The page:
The search for a Wheeling, West Virginia man who went missing Monday night at the Grayson Lake Marina continued Wednesday as volunteers from Carter, Boyd and Wolfe Counties combed the area looking for signs of 62 year-old Richard Lea.
Lea, who suffers from frontal lobe dementia, can speak but is mostly non-verbal, his family said. He was last seen wearing a camouflage hat, tan shirt and blue shorts, but his family said he might have taken some of the clothing off. His daughter, Katie Harsh, also of Wheeling, said that he sometimes removes clothing, such as when washing up or using the restroom, and doesn't always get dressed again afterward and leaves the clothing where they lay. In addition to keeping an eye out for her father, she would like for people who may be driving in areas around Grayson Lake to make note if they see an article of his clothing along the roadway and to dial 911 and report it immediately.
"His body is still very healthy," said Leslie Lea, his wife. "Monday, he was capable of getting some distance in."
Lea explained that her husband's dementia is a progressive disease that it has steadily gotten worse since they first diagnosed it four years ago. Richard, a former aircraft mechanic, can swim and enjoyed the boat but has not been fond of getting in the water since his dementia progressed. His family was not worried about him going into the water for this reason, and sonar searches of the area around the marina seemed to confirm that he had not gone into the lake.
Leslie Lea said that her husband was a regular walker and paced, something she believed became habit from walking from the toolbox to a project or back-and-forth across an airplane hangar while working. It is a motion that is automatic and comfortable to him, and he had developed a route he would pace around the marina grounds area after getting off their son's boat.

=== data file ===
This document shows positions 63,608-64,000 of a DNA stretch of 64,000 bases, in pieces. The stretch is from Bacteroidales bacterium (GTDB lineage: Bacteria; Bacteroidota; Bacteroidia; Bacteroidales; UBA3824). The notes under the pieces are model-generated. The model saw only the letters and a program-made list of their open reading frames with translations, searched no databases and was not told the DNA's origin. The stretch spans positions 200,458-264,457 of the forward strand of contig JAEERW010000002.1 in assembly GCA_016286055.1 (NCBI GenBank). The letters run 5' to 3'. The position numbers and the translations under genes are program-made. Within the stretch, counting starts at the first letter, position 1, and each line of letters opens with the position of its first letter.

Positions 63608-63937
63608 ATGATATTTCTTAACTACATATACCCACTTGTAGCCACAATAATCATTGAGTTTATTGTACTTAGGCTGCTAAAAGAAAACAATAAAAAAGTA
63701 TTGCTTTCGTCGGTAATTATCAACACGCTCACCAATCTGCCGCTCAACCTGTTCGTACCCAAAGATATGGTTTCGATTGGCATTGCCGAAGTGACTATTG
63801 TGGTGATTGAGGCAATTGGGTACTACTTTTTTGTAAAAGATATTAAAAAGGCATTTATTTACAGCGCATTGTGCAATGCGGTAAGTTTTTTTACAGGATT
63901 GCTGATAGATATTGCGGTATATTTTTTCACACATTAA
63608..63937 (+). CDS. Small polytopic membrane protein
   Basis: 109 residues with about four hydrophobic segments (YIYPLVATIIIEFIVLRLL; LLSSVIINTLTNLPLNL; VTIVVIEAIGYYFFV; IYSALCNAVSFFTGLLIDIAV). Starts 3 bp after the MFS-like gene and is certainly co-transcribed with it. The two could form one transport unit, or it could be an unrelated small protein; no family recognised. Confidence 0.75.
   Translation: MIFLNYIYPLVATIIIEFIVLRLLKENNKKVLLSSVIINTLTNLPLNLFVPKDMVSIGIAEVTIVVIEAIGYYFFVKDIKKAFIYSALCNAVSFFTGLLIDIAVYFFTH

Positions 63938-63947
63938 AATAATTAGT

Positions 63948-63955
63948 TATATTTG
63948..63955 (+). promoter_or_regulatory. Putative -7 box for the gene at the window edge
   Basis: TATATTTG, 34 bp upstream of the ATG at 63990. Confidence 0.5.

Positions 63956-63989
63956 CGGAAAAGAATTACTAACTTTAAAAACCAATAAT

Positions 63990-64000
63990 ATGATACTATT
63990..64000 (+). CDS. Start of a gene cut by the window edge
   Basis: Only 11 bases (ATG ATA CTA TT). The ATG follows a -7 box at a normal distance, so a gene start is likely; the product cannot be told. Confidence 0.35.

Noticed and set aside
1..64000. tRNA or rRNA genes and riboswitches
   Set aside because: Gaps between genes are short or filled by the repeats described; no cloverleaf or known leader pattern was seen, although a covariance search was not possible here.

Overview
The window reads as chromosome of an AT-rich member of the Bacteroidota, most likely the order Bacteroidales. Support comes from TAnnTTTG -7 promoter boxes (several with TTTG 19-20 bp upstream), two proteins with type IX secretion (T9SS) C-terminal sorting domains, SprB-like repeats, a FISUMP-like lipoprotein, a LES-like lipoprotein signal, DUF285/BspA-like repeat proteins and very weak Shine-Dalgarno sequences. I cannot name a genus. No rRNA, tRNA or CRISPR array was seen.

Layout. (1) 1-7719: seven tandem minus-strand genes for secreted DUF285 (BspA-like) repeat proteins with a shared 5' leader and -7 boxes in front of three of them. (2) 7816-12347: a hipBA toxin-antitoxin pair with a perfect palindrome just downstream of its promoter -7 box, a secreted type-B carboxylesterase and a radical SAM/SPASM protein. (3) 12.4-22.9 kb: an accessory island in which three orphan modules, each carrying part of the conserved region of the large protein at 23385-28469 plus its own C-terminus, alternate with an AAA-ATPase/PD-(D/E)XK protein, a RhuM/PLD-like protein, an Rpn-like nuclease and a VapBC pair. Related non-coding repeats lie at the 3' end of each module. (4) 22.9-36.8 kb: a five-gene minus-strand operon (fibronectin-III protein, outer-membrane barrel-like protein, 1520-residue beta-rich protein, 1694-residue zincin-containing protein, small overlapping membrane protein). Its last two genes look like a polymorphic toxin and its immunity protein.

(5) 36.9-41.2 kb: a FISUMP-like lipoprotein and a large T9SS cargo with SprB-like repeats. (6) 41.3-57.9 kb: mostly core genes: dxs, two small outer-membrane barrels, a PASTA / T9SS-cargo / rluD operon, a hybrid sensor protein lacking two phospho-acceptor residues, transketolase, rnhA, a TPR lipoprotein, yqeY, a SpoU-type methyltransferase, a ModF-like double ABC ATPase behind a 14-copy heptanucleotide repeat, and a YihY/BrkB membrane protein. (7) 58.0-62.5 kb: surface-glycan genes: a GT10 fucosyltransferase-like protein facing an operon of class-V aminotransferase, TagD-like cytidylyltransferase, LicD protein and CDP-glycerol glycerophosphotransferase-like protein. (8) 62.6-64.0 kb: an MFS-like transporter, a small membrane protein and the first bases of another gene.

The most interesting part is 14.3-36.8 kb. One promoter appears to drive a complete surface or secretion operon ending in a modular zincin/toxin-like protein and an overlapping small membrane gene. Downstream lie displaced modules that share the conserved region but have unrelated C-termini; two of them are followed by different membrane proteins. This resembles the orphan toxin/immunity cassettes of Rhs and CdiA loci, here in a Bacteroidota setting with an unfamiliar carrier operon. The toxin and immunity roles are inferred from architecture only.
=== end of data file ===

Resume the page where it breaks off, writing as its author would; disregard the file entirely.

After getting off the boat on Monday, she said, they had walked up the hill to the playground area with their three grandchildren were. There he had started pacing when they told him to come back and he didn't stop. She saw him walking toward the restrooms and lost sight of him there. She then sent their son into the restroom to check on him, but he was not there. She said no more than 10 minutes had passed from the time she lost sight of him and when they discovered he was missing. The family was able to immediately notify a parks office and commence the search for Richard. Leslie said on Wednesday morning that she had been told search dogs spotted his scent moving toward the roadway and the dam. Though it is possible the scent could have been transferred there by ATVs involved in the search, she said he had been corralled from moving toward the roadway on earlier occasions by their son. Because of this she believes he could have gone that way, rather than into the woods.
"He's going to take the path of least resistance," she said. For her this means roadways or walking trails.
Though Richard Lea was still in good shape, Leslie said she believes at this point he may have found a spot to sit down and wait. He hasn't had any food or water since Monday at 3 p.m. Though it's possible he got into a car with someone, she doesn't think that is likely to have happened either. He wouldn't ask for help or wave a car down, she said, and if someone were to stop and ask if he needed help, he wouldn't answer. The possible exception, she said, might be if it was a white SUV like the vehicle she drives. In that case he might not speak, but he still might respond and get in if asked to.
If he has made it as far as Grayson, or to someone's home, he might sit on their front porch. His family implored anyone who might find him to "please be kind," and to contact the authorities right away.